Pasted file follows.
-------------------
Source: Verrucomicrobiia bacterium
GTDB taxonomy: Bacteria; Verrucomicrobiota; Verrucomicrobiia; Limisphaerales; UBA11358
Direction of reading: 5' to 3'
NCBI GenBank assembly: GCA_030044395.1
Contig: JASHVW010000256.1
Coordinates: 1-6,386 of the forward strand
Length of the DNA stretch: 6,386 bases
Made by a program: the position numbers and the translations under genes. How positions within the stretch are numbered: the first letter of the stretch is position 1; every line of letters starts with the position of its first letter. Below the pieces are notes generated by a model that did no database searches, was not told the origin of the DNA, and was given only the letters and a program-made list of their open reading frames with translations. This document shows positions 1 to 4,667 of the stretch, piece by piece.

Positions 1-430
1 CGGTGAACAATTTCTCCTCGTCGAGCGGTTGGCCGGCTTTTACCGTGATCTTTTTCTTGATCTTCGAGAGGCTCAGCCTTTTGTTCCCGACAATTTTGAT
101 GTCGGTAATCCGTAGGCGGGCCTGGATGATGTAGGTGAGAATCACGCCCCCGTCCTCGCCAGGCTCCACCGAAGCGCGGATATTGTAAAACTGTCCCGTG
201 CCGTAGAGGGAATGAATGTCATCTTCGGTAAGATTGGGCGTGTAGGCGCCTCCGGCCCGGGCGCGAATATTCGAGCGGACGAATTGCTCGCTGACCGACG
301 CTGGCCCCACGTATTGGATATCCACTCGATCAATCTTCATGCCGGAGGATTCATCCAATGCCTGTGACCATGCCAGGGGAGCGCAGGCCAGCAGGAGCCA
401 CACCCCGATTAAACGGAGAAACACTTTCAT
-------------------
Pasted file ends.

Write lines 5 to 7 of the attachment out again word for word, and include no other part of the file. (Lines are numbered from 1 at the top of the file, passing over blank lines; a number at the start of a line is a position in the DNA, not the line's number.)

Contig: JASHVW010000256.1
Coordinates: 1-6,386 of the forward strand
Length of the DNA stretch: 6,386 bases